19. Sue Moore says:

    Years ago I was told to press my seams open for all the reasons you give, even though machine quilting wasn’t what it is today! Then an employee of a quilt shop told me I must be ‘a dressmaker’ that I should press seams one way! How times change !! Do what suits your style & be guided by the quiltmakers you follow. Thanks for this post, great comments as usual.

  20. Deborah says:

    Thanks for the great info! Β  How wide is the wooden seam roller in your store (Made by Marshaltown). Β  Thanks!

    >________________________________ > From: Christa Quilts! >To: >Sent: Tuesday, July 9, 2013 12:02 AM >Subject: [New post] Christa’s Soapbox – Why I Press My Seams Open > > > >Christa posted: “For those that have followed my last few quilt alongs, you will notice that I am a big advocate of pressing my seams open. So I thought I would let you know why. For starters, it makes my blocks lie really, really flat. I used to rush though the quiltm” >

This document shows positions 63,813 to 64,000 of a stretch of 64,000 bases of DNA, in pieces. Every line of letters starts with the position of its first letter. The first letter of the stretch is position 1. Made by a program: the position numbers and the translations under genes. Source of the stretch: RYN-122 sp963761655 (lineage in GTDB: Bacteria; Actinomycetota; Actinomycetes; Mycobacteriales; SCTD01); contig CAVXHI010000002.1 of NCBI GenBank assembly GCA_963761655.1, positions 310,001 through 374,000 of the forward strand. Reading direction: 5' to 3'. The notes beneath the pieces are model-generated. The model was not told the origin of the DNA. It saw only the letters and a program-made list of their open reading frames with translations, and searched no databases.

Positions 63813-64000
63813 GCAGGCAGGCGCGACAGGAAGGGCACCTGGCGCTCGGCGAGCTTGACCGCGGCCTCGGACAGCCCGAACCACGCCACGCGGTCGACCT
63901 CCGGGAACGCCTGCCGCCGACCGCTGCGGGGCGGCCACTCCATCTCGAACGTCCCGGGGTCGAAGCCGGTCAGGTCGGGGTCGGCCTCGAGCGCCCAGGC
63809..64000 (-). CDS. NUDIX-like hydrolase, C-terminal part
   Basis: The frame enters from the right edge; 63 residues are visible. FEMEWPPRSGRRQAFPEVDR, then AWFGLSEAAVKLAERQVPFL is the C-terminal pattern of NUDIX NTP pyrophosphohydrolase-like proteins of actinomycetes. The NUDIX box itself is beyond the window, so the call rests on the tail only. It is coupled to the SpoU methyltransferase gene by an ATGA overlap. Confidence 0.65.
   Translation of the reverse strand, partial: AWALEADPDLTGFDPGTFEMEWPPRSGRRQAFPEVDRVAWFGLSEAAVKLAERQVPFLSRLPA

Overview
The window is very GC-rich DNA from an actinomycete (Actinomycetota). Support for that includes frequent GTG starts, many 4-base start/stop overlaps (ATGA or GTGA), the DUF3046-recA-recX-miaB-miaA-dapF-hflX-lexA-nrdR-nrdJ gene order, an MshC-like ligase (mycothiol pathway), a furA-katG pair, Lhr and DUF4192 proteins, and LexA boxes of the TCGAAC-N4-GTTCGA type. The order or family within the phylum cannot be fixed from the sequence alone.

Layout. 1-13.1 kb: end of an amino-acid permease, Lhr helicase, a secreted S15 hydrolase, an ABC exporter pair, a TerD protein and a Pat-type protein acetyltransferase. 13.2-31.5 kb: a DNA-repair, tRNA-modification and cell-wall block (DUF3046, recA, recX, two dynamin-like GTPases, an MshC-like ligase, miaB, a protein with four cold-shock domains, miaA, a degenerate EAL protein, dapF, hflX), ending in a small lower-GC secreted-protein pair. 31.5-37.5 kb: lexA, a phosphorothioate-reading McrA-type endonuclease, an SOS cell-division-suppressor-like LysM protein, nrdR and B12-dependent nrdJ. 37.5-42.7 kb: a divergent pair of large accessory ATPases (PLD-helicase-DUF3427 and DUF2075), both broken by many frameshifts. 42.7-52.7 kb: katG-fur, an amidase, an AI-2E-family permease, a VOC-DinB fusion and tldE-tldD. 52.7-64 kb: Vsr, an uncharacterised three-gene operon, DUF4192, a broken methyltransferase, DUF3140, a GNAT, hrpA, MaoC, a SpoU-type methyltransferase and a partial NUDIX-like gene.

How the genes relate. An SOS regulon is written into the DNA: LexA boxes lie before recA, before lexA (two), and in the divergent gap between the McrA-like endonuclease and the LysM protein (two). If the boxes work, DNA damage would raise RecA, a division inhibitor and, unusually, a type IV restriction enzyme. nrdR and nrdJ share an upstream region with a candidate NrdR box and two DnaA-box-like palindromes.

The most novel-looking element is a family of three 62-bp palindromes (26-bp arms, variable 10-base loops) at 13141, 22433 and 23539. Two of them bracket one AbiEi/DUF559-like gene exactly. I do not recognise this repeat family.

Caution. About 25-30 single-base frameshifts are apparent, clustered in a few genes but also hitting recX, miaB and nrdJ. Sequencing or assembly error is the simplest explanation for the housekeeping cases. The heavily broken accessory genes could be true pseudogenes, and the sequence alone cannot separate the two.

21. Pam Arbour says:

    I agree with you 100% Christa. I pressed mine to one side for years, but when I got real serious about FMQ, I realized how hard it was to quilt over that bulk and I don’t think the quilt lays as nicely. I have been totally converted to open seams. It does take a little longer, but it is well worth it.

  22. Vicki says:

    First off, I have always wondered what that little wooden roller was amongst my grandmothers things! Now I know. Second, I second your reasoning for pressing seams open. Very, very nice post. Thanks!

  23. Becky Greene says:

    I had read that if you press the seams open and then machine quilt (especially in the ditch), your needle could pierce the thread and eventually cause the seam to fail. Any concern about that? I am about 70% to the side and 30% open, but I agree that open is a lot flatter and usually less bulky.

    • Pam Arbour says:

      Becky, I have thought about that also, but if you quilting is fairly dense, that quilt isn’t going anywhere. It will stay in place.

  24. claudia w says:

    Thank you for this. I don’t know why I have always followed the conventional route, thinking the whole time I want to press my seams open. I will now do my seams as you do, I think it will feel much better.